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Henry F.

Henry navigates his world in his own special way.

When congenital limb difference occurs in the womb, the genetic condition creates the partial or complete absence of arms or legs. With limb difference it’s usually one or the other – upper or lower – but rarely both. Approximately 1,500 get the upper, 750 are lower.

Meet Henry, cooking pan for scale.

What are the odds of a child with limb difference being born without both arms and legs? One in a million maybe? Nobody really knows. Late last year Rachel Flores, the social worker who had adopted Henry, logged into a Facebook support group for kids with congenital limb difference. Her adopted son, Henry, had been born without arms or legs.

“When we got Henry, we knew he would require extra and we figured we’d plan ahead and get on top of everything. Even doing all that we’ve still come up short many times.”

“I’d like to find some help for my kiddo with limb difference. Is there a list of resources?”

A single name appeared on the screen – Chive Charities

For the Flores family, fostering kids is their passion and purpose in life. Rachel and her husband Ray, an anesthesia tech at a local Children’s hospital, have 7 kids, 3 of them adopted, ranging from 2 to 16 years old. Having so many kids swirling around him, Henry seems only vaguely aware he has any limitations at all. Henry is energetic, smart, and determined. When I spoke to him he talked about learning to swim and how it would soon be time to learn how to ride a bike.

But many obstacles lay ahead for a child born without arms and legs. And those problems are beginning to reveal themselves as Henry’s body grows.

At four years old, Henry doesn’t have any prosthetics since it takes up to 8 months to be approved for a fitting, then the molds must be made. By the time they are complete Henry has long outgrown his new limbs.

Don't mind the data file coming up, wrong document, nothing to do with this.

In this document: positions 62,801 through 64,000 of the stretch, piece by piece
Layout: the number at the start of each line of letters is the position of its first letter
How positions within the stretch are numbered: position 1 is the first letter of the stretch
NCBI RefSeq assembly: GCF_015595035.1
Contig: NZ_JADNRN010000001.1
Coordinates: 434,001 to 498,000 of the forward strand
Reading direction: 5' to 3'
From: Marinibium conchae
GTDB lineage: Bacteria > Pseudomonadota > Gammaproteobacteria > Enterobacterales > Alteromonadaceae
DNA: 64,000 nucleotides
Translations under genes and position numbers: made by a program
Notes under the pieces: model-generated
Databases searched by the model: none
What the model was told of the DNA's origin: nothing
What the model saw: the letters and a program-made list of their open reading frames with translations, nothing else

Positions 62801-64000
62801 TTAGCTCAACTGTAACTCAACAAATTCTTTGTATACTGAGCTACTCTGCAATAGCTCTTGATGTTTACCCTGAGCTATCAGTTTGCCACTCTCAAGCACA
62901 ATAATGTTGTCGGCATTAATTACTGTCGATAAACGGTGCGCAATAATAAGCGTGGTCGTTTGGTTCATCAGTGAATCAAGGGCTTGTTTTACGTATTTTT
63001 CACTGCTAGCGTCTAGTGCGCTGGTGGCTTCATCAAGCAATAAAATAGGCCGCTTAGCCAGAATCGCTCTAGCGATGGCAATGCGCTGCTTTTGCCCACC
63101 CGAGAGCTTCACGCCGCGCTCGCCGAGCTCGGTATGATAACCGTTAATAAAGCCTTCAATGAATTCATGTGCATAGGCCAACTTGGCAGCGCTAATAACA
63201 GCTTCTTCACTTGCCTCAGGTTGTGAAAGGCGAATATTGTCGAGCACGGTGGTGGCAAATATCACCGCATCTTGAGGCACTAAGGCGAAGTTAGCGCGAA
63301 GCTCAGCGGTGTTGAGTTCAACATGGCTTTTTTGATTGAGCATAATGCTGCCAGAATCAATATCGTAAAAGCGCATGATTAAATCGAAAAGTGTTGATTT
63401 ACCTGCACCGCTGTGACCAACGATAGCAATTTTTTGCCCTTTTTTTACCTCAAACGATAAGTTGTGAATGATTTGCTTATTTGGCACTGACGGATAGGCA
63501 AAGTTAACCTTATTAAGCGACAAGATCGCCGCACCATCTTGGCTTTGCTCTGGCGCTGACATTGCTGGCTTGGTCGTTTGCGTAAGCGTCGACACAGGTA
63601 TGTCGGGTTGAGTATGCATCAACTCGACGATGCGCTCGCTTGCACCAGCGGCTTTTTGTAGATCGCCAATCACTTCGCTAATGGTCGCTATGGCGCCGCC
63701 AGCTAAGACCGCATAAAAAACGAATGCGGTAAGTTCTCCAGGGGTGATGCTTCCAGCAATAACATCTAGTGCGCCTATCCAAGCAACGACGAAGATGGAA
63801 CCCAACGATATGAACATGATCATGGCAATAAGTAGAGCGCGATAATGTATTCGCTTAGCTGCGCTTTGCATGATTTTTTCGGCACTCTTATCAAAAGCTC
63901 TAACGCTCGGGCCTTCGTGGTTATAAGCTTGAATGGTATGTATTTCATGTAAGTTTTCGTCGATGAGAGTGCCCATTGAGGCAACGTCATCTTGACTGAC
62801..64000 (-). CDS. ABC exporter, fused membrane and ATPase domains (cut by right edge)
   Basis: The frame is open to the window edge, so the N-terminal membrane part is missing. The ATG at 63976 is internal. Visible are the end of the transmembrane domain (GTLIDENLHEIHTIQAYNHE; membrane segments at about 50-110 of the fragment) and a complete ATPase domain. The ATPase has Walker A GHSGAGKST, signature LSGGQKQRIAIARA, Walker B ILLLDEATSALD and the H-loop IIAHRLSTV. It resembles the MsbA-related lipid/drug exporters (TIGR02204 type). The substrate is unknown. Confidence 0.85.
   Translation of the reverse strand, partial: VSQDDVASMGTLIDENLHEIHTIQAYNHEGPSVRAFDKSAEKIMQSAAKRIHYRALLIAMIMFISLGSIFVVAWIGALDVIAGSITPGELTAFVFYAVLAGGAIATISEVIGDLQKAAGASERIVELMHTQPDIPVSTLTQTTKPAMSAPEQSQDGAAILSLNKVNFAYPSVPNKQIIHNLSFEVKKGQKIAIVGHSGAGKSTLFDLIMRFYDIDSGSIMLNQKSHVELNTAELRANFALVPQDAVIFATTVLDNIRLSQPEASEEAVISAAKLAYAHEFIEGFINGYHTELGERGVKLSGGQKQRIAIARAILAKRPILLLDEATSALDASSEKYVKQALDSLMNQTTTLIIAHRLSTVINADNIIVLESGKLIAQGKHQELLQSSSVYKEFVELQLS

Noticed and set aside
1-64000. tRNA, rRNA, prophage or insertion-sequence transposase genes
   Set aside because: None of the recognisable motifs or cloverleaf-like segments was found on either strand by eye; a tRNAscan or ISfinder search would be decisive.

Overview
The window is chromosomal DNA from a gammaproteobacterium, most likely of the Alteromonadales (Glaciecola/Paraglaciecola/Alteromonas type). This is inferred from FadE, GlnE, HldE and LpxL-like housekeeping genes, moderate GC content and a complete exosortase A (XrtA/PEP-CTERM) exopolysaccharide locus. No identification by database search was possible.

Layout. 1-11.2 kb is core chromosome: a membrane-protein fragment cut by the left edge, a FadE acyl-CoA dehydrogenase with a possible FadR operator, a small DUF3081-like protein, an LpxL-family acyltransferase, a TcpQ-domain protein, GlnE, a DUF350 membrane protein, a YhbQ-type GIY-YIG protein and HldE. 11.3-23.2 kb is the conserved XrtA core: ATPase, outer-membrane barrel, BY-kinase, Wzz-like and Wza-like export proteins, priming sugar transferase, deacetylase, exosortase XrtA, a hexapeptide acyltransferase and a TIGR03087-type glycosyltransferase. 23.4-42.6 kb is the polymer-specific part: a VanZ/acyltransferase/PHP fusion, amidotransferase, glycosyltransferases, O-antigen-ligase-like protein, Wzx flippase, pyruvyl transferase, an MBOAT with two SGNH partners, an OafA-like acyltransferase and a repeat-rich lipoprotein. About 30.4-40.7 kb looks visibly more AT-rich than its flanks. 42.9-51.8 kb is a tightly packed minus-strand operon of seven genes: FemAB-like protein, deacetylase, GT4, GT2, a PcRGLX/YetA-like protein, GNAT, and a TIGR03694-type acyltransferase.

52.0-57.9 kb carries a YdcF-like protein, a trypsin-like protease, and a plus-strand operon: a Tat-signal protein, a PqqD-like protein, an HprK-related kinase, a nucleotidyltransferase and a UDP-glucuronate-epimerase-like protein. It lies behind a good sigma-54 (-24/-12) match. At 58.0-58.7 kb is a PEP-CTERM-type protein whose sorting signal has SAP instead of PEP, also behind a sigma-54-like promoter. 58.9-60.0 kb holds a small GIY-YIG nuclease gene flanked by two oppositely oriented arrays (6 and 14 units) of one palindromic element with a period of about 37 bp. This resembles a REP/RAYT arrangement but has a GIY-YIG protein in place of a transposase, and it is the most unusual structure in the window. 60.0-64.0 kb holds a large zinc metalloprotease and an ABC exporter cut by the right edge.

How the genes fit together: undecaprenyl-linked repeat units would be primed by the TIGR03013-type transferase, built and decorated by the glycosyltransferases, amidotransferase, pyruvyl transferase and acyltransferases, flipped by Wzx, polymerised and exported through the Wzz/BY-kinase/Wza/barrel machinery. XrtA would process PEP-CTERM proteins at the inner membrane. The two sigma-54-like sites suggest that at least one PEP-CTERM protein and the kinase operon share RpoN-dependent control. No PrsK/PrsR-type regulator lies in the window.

Out of pure curiosity I asked Rachel how much it costs for a prosthetic limb?

“About $25,000 for a pair. And Henry would need two pairs?”

“That’s correct. But he’s growing so fast he would need four new pairs a year to make it all work.”

I wasn’t good at math but I’m pretty sure that’s $100,000 a year until the kid stops growing in 16 years. For now, silicon liners and a wheelchair will have to do.

There’s more immediate basic human needs – self-feeding, showering, home mobility, and going to the bathroom.

Henry is adamant about his independence. He was recently given an ‘assembly required’ toy truck. The resourceful Henry asked his father for a drill so he could put every last bit of the truck together by himself.

Henry prefers his toy truck to his wheelchair at home, zipping around the living room and kitchen laughing all the way.

Henry has always needed assistance going to the bathroom. Only two feet tall, an adult-sized toilet and sink must seem like Mount Everest. One day, Rachel noticed Henry was asking for help going to the bathroom less and less.

She discovered that Henry was rolling his truck into the bathroom so he can use it as a step. But that didn’t get him all the way up.

“He was using the truck as a step but then he had to use his face to pull himself up on the toilet. He still needs help with wiping.”

The immediate needs:

The family needs new flooring on the main level of the home so Henry can use his wheelchair to get around on an even surface. Henry also needs new silicon liners. All in about $8,000 which has already been covered by our monthly donors. The floor installation is already underway at the Flores residence.

It’s not great for a lot of Americans out there, it’s a real dumpster fire for some. But somewhere in Lees Summit, Missouri there’s a kid who crawls into a plastic dump truck, rolls it up to a toilet, then uses his face to prop himself on a toilet seat so he can go to the bathroom. If that’s not perspective, I don’t know what is. And if that’s not worth helping, what is?

(Donate here)

Chive Charities is dedicated to helping those who need a helping hand. We’re going to get Henry a child-sized bidet which solves for both the height and wiping issues. The goal is $10,000 and you better believe the second we hit the goal, all the resources here at Chive Charities will be brought to bear on the bathroom renovation. Anything we raise above the $10,000 will go towards getting Henry a mini-sink, which would be amazing.

Let’s come together as a community and let this one rip. I just received word the local news station has taken interest in Henry, which is awesome. They are wondering how many days it’s going to take to raise the money? Try not to blink.

Donate right here.

The newest episode of 10% Happier has just been released. If you want a little inspiration in your life today, Henry delivers. Enjoy the video below or click  this link.

Also, thank you to the Green Members who already paid for Henry’s new floor and silicon liners. If you ever wanted to join a community of real heroes, please consider becoming a monthly donor right here!